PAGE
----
Note: Inflation measures are shown as rates of annual change.Source: The Bureau of Labor StatisticsBy The New York TimesConsumer Price Index Inflation Remains HotterThe Consumer Price Index is climbing faster than the Personal Consumption Expenditures index, in large part because it weights housing more heavily.

    Note: Indexes are shown as annual change.Sources: Bureau of Labor Statistics and Commerce DepartmentBy The New York TimesWe are having trouble retrieving the article content.Please enable JavaScript in your browser settings.Thank you for your patience while we verify access. If you are in Reader mode please exit and log into your Times account, or subscribe for all of The Times.Thank you for your patience while we verify access.Already a subscriber? Log in.Want all of The Times? Subscribe. More

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    High Interest Rates Are Hitting Poorer Americans the Hardest

    The economy as a whole has proved resilient amid the highest rates in decades. But beneath the surface, many low- and moderate-income families are struggling.High interest rates haven’t crashed the financial system, set off a wave of bankruptcies or caused the recession that many economists feared.But for millions of low- and moderate-income families, high rates are taking a toll.More Americans are falling behind on payments on credit card and auto loans, even as many are taking on more debt than ever before. Monthly interest expenses have soared since the Federal Reserve began raising interest rates two years ago. For families already strained by high prices, dwindling savings and slowing wage growth, increased borrowing costs are pushing them closer to the financial edge.“It’s crazy,” said Ora Dorsey, a 43-year-old Army veteran in Clarksville, Tenn. “It does make it hard to get out of debt. It seems like you’re only paying the interest.”Ms. Dorsey has been working for years to chip away at the debts she accrued when a series of health issues left her temporarily out of work. Now she is juggling three jobs to try to pay off thousands of dollars in credit card balances and other debts. She is making progress, but high rates aren’t helping.“How am I supposed to retire?” she asked. “I’m not able to save, have that rainy-day fund, because I’m trying to take down the debt that I have.”Ms. Dorsey isn’t likely to get relief soon. Fed officials have indicated that they expect to keep interest rates at their current level, the highest in decades, for months. And while policymakers still say they are likely to cut rates eventually, assuming inflation slows down as expected, they could consider raising them further if prices begin rising faster again. The latest evidence will come on Wednesday when the Labor Department releases data showing whether inflation cooled in April, or remained uncomfortably hot for a fourth straight month.We are having trouble retrieving the article content.Please enable JavaScript in your browser settings.Thank you for your patience while we verify access. If you are in Reader mode please exit and log into your Times account, or subscribe for all of The Times.Thank you for your patience while we verify access.Already a subscriber? Log in.Want all of The Times? Subscribe. More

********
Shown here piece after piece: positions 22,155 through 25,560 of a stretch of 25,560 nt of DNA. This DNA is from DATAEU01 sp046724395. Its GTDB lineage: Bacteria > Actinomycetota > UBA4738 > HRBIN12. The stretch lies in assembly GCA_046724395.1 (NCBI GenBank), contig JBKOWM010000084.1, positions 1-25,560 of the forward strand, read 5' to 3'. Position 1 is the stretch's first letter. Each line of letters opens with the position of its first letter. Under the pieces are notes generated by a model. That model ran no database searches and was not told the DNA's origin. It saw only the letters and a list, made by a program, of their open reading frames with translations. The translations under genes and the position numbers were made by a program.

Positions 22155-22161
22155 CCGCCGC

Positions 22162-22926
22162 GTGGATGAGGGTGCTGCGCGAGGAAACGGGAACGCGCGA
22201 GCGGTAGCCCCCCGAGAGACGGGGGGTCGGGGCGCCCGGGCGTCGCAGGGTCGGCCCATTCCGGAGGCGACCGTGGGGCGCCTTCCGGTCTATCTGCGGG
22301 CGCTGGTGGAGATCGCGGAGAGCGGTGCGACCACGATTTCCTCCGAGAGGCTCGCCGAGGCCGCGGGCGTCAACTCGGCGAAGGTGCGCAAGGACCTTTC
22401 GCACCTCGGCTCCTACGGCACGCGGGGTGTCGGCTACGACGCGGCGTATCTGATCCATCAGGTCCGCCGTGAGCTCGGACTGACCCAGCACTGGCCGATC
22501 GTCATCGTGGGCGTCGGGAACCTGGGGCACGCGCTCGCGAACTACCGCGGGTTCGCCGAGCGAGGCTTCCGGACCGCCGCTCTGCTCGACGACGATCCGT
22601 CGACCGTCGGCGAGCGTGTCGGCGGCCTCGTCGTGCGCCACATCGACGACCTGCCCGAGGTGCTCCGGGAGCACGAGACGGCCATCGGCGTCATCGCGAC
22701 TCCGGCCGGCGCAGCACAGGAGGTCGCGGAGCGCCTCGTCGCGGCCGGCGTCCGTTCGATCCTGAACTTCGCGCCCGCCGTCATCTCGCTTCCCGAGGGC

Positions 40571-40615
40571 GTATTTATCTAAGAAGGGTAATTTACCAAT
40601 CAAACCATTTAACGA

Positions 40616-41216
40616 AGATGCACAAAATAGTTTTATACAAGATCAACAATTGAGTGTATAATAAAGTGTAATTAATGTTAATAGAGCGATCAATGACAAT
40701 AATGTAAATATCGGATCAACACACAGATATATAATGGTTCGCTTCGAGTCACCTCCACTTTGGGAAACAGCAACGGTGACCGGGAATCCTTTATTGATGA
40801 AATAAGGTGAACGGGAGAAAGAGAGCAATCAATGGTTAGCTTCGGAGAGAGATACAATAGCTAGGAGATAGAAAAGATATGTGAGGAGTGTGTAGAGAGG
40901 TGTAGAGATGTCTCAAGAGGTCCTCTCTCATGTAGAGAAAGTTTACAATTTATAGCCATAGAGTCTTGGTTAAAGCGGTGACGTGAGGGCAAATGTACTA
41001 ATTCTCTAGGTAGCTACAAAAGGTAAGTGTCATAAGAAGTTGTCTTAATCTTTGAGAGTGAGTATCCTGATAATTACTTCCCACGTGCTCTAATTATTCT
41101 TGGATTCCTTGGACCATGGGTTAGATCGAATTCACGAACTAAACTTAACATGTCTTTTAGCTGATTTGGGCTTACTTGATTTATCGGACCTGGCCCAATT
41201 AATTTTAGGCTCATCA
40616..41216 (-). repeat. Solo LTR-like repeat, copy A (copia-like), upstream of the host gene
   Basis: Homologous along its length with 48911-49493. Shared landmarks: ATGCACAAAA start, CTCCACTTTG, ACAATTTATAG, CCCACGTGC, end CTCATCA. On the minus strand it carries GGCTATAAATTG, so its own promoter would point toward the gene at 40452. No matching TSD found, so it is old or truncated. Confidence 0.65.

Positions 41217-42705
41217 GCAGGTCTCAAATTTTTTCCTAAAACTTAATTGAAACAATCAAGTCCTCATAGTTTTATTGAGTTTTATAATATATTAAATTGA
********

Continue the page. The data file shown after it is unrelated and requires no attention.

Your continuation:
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    What Forecasters Say About Interest Rates (and Why They Disagree)